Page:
Your Recreational Boat Needs Coverage in and out of the Water
Many home insurance policies provide partial coverage for watercraft, but it’s likely that you will need specific boat insurance coverage to be fully protected if you own a recreational boat. Most homeowners policies provide maximum payouts of just $1,000, or 10% of your home’s insured value, for watercraft. And they don’t include liability coverage, which provides financial protection should your boat cause damage to another person or their property.
If you have a canoe, kayak or other similar small boat, your insurance professional can confirm if your homeowners policy is sufficient for your risk and type of use. However, recreational boats — those under 27 feet, the delineating point between a pleasure boat and a yacht — will probably require additional coverage, particularly if it travels at speeds greater than 25 mph. Note that both yachts and personal watercraft (commonly known by brand names such as Jet Ski, Sea-Doo or WaveRunner) require different insurance than recreational boats.
The typical boat insurance policy provides liability protection for bodily injury and required medical expenses, property damage to others, and any injuries or losses caused by people you give permission to drive your boat. It also insures against damage or losses due to collisions, fires, lightning, vandalism and theft. This includes the boat — the hull, machinery, fittings and furnishings — as well as any permanently attached standard equipment.
What’s not included is:
- Normal wear and tear
- Defective machinery or failure due to lack of maintenance
- Damage from wildlife, including sharks, insects and zebra mussels
- Damage from mold
- Damage from ice or freezing
- Depending on your particular situation, you may also want to add coverage for trailers, expensive accessories, towing, uninsured boaters or carry-on equipment such as fishing gear.
Every policy has important details you need to understand. Ask your insurance professional about these specific limits or coverage features:
- Navigational limits: Are you limited to specific territory or waterways? What should you do if you want to take your boat outside these areas? Boats used on freshwater, inland lakes are typically less expensive to insure than those used on the ocean.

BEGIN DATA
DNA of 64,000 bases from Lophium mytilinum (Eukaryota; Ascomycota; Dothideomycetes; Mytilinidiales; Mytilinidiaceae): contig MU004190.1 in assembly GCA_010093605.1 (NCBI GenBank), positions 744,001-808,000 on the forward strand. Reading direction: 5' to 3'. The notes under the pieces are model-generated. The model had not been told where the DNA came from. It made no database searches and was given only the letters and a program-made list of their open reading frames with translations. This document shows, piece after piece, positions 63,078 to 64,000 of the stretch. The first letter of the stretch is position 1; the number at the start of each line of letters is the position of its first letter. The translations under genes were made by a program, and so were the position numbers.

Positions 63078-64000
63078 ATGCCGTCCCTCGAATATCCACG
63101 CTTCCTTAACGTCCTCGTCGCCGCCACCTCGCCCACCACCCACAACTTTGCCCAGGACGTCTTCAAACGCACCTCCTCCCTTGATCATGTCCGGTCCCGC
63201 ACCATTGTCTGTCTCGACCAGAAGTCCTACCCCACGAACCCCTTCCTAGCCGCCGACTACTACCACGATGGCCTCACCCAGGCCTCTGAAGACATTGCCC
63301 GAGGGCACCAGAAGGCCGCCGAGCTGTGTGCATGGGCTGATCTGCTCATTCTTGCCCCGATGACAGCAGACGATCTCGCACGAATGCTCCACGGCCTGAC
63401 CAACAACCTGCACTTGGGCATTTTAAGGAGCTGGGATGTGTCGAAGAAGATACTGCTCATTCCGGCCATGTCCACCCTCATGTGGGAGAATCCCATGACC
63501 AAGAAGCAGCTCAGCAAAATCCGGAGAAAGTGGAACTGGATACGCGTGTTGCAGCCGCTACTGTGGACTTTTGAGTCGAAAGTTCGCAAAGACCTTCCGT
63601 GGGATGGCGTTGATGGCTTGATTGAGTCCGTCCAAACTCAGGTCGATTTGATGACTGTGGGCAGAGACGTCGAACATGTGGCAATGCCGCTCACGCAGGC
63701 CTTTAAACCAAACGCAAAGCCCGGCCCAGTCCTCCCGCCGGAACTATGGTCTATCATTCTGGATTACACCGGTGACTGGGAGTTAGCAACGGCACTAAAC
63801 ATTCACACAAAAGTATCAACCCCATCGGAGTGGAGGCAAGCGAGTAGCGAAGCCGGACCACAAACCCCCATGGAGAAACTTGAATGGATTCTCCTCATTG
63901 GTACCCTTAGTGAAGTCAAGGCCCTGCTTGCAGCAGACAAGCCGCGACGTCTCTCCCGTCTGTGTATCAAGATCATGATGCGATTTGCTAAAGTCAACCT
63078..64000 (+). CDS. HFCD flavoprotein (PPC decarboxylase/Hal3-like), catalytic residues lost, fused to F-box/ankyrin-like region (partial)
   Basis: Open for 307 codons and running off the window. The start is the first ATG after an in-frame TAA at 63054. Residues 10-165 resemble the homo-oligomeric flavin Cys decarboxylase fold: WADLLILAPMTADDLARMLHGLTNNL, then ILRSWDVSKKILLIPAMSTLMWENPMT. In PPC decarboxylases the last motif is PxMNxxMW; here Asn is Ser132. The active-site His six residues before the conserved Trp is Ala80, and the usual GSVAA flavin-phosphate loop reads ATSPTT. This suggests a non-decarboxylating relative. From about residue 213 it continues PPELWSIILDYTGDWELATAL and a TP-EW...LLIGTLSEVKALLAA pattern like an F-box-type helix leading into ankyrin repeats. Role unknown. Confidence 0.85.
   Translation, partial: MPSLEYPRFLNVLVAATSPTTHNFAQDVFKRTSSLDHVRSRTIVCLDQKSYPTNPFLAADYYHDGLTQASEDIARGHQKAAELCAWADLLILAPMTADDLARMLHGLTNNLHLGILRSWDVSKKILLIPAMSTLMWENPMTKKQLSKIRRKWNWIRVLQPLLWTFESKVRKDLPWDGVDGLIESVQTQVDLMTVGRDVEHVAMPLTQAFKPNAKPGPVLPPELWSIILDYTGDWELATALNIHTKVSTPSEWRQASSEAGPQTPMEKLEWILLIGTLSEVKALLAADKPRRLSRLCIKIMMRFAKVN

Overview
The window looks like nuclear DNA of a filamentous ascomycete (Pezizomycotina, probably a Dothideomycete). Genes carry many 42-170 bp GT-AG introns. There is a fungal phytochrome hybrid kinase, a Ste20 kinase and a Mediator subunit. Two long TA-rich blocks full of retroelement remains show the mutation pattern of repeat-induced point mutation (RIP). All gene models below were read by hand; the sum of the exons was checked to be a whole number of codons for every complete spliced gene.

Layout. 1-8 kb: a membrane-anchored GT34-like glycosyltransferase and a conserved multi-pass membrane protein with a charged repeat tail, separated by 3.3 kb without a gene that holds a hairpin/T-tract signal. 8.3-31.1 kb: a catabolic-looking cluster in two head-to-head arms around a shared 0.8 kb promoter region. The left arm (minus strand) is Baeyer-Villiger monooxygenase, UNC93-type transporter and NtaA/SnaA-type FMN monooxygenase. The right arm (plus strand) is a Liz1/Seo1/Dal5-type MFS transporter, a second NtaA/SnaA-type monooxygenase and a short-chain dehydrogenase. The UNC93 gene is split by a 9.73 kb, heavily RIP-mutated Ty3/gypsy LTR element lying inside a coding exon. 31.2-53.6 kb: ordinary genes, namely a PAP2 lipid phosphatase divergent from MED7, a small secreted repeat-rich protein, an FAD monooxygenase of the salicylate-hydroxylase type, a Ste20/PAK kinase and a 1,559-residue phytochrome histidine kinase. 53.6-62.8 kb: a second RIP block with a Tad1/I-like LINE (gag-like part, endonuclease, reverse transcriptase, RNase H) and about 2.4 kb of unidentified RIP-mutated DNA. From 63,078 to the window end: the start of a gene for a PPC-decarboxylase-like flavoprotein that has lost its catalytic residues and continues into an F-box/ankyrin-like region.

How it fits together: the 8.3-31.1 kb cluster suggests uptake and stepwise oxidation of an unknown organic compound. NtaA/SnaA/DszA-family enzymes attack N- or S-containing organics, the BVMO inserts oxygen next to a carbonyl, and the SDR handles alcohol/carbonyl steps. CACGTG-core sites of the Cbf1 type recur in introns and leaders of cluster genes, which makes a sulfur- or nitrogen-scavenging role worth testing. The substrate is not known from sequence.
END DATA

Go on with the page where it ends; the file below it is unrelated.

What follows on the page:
- Marine inspections: Is there a certain model year for which a marine survey is required? Even if your boat is not an older model, you might still want a survey to confirm value.
- Underage operators: What are the age and license requirements for the waterways you will be using? Does coverage extend to children under that age?
- Equipment: As mentioned, most policies include fittings, furnishings and permanently attached equipment. However, you should verify this list against your expectations.
- Check on the coverage related to anchors, oars, trolling motors, tools, seat cushions, life jackets and expensive items onboard.
- In addition, you must select which type of policy you want with regard to claim expectations.
There are two types of boat insurance policies: actual cash value policies and agreed amount policies. To better understand these two options, here are the general definitions:
- Actual cash value (ACV): Claims are paid based on replacement cost, minus depreciation. If your boat is a total loss, your payment will be determined based on used boat pricing guides or other resources. Partial losses are paid based on the cost of the repair, minus a percentage for depreciation.
- Agreed amount (also called “stated value”): Claims are paid based on a valuation both you and your insurance company agree to at the time the policy starts. Total losses are paid out at this value. Partial losses are settled without any deduction for depreciation.
To determine the right policy for you, compare the cost of premiums and the levels of risk you feel comfortable assuming. If you prefer the protection afforded by an agreed amount policy but find the premiums a bit stiff for your budget, you can reduce the premium further by adjusting the deductible you are willing to pay.
There are other ways to reduce your premiums, too. Ask your insurance professional about potential discounts for having:
- A diesel fuel engine, which is considered less hazardous than a gasoline-powered engine
- Coast Guard-approved fire extinguishers
- Ship-to-shore radios
- Completed safety courses
- Multiple policies with the same insurer, including home, auto or umbrella
- Two or more years without a claim
- A good driving record
Be sure to review this discount list every time your policy renews.
Don’t get caught high and dry
It may be tempting to suspend your boat policy when your watercraft is in storage or out of the water. However, your boat can still suffer damage year-round due to fire, vandalism, theft or even winter storms.
While you don’t want to end coverage, you can consider what’s called a “lay-up” policy during the off season or periods of inactivity, which reduces your coverage without eliminating it entirely. This type of coverage maintains protection for risks that still exist during storage or time out of the water, but it temporarily suspends coverage for on-water risks, such as collisions, wreck removal or uninsured boaters.
If you have a lay-up policy, you must adhere to the proposed calendar guidelines. If you take your boat out even a day before the lay-up policy stipulates, you will not be covered for any losses.
Contact Dyste Williams for help with the particulars of watercraft coverage and any discounts available to you.